The first two abstracts (ASCO abstract 4513 by Milowsky et al., Abstract 4514 by Bjarnason et al) focused on sunitinib dosing. Sunitinib is currently given as 50 mg daily for 4 weeks, with 2 weeks off. Milowsky et al explored “alternate” dosing, specifically a 2 weeks on, 1 week off cycle. Bjarnason et al, on the other hand, took an individualized patient approach, including a dose escalation/reduction protocol during weeks 2-4, based on patient tolerability.
One potential benefit of the alternate dosing regimen, per Dr. Gruenwald’s review of the pharmacokinetics, is that, despite having similar peak and trough levels, patients would spend less time at peak or trough concentrations, and more time in an optimal therapeutic range. While comparing standard dosing vs. alternate dosing should be a phase III trial, unfortunately this is unlikely to make it to fruition.
Dr. Gruenwald did point out that despite being a more therapeutic range for a longer period of time, there was still a 49% dose reduction in the trial by Milowsky et al. This may limit overall efficacy. In the study by Bjarnason et al, despite starting at a slightly higher dose of 62.5 mg daily, 33% of patients ended up at 50 mg daily or less, and a total of 61% required dose reduction at some point.
Dr. Gruenwald made an excellent point regarding dose titration and toxicity. Sometime our focus is too much on toxicity and tolerability. He gave an example of a patient on standard dosing who, despite having no symptoms, had a 30% reduction in tumor volume – does this patient need dose escalation even though he is showing clinical response? We need to re-evaluate our concepts of dose titration based on toxicity alone.
He concluded with the following thoughts:
1) There is no magic one-size fits all dose for patients
2) Many patients, regardless of regimen, will require dose titration
3) Individual dosing is supported by the literature – but role of dose escalation is less clear
4) Criteria for dose escalation is not yet optimized – clinical response needs to be accounted for
Lastly, he moved onto abstract 4515 (P. Lara et al). In this study, preliminary results from a phase 1/2 trial (KN-037) evaluating a novel immune-immune combination of Epacadostat (IDO inhibitor) and pembrolizumab in patients with advanced RCC. IDO is described to be a metabolic switch for immune tolerance – expressed by tumor cells and immune cells, it suppressed T-cell response, and it has been associated with prognosis and is upregulated after nivolumab treatment. In this trial, multiple tumors types are assessed, including RCC. Dose escalation is included in the randomization. In the 30 patients in the study, an objective response was seen in 10 patients (33%) and responses were durable. Compared to other immune therapies (either monotherapy or in combination with other agents), the ORR is in the middle of the pack – ranges of ORR were 25% (atezolizumab alone) to 67% (axitinib and pembrolizumab).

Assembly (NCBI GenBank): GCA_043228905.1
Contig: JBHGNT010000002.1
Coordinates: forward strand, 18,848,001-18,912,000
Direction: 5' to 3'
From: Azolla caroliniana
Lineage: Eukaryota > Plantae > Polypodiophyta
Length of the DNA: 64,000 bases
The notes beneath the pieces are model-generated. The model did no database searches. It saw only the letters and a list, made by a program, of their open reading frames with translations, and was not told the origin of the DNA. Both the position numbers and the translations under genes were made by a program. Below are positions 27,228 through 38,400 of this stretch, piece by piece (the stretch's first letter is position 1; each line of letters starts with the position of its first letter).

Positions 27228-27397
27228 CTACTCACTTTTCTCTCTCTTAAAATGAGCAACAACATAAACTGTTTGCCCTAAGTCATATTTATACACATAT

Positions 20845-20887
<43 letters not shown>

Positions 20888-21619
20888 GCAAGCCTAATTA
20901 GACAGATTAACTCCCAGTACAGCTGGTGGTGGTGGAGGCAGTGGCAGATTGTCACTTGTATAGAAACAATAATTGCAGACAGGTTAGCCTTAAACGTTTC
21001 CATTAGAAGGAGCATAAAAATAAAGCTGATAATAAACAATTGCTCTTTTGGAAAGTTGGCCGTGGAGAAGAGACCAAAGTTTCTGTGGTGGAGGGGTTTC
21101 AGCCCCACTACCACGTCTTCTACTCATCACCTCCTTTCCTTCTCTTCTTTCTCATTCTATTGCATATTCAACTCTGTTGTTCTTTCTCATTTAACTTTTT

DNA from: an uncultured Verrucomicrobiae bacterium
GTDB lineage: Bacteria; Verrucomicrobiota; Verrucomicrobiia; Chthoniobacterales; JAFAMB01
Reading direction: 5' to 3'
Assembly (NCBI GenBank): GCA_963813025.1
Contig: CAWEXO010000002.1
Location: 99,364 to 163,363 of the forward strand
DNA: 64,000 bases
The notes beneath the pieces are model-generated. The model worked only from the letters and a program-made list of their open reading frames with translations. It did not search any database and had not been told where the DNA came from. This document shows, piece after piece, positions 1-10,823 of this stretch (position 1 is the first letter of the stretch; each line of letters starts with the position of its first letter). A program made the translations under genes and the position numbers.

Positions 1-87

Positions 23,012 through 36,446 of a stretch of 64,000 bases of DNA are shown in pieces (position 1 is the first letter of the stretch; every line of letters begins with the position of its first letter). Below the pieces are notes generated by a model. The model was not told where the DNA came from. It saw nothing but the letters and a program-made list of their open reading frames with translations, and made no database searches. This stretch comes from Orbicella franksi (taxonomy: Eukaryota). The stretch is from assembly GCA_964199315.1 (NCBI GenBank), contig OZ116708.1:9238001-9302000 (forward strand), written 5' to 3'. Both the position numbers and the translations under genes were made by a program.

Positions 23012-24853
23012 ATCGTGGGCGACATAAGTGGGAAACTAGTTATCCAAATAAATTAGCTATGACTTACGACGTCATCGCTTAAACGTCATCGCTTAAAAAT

This study merely confirms the trend that combination therapy is the future of RCC treatment. However, toxicity of combination therapies is usually higher than monotherapy, and can be a limiting factor in some of the other previously tested combinations. However, the combination of Epacadostat and pembrolizumab appears to have comparable efficacy with improved toxicity. Based on this, it is now in phase III testing in melanoma.
Presented By: Viktor Gruenwald, MD (Medical School of Hannover, Hannover, Germany)
Written By: Thenappan Chandrasekar, MD, Clinical Fellow, University of Toronto, Princess Margaret Cancer Centre
at the 2017 ASCO Annual Meeting - June 2 - 6, 2017 – Chicago, Illinois, USA